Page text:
Behind every legal fiction lies an ugly, brutal fact. The incoherent contradiction in Canadian law which maintains that life only begins at birth has allowed the silent slaughter of an untold number of nascent human lives; and, thus, for more than 40 years, unborn children in Canada have been extinguished behind the thin screen of a preposterous pretense. This contradiction has resulted in a predictable but unsustainable situation: like a virulent and dangerous contagion, the attitude towards human life that this lawful annihilation has nurtured cannot be contained by its enabling legal lie.
A terrifying statistical snapshot puts this case in point. LifesiteNews recently reported the findings of an intrepid pro-life investigator who, simply by using publicly available information, found that between 2000 and 2009, there were 491 abortions which resulted in “live births” – but not, of course, in human lives. In other words, hundreds of babies that miraculously survived attempted murder in the womb were born alive and left to die. The arbitrary assignment of “birth” as the moment at which – to borrow the ludicrous language of the Criminal Code – the “child becomes a human being” is powerless to impede the murderous purpose of the abortionist’s act. And, predictably, the child marked for death within the womb is not suddenly sacrosanct when a stomach’s wall no longer hides its humanity.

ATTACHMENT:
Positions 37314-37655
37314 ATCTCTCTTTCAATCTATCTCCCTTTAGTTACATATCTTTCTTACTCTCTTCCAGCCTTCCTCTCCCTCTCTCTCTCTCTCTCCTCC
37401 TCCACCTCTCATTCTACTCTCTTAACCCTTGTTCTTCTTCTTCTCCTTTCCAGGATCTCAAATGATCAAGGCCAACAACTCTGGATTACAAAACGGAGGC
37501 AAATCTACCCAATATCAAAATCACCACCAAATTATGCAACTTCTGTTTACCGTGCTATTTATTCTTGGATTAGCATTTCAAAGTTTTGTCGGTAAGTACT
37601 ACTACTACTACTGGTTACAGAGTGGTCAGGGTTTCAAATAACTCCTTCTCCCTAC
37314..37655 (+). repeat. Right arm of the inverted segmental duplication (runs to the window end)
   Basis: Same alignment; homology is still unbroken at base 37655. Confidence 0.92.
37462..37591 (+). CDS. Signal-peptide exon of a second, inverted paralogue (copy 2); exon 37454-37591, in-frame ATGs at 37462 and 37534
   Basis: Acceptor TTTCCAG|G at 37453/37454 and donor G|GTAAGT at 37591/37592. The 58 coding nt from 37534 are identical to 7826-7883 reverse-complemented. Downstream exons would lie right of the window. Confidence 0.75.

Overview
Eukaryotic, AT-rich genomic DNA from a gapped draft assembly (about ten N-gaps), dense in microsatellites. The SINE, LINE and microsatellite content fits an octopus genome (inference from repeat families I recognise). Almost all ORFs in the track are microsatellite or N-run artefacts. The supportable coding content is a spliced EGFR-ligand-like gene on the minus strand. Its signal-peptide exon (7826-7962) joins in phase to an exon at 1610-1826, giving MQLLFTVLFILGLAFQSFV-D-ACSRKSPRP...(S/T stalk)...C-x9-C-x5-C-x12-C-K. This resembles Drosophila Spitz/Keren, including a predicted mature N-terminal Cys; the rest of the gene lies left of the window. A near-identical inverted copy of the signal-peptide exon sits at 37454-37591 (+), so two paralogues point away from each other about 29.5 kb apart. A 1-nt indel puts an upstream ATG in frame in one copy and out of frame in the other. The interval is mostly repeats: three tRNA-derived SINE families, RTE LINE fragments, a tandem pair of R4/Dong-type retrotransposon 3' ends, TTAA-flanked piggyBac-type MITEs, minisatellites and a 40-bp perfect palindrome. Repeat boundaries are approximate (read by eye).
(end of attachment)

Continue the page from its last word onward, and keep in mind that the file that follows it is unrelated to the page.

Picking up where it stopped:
The Russian poet, Anna Akhmatova – writing of Pilate and Macbeth but thinking of Joseph Stalin – hauntingly observed: “We have learned forever/ That blood smells only of blood.” Its unmistakable smell now pervades Canadian Law: nothing conceals its stench, and neither finger bowl nor solvent removes its incriminating mark. The legal toleration of prenatal infanticide has allowed the obscene ancient practice of infant exposure to reappear in the modern world – and without consequences of any kind. We can be sure that this is where barbarism begins; but where it will end, we cannot say.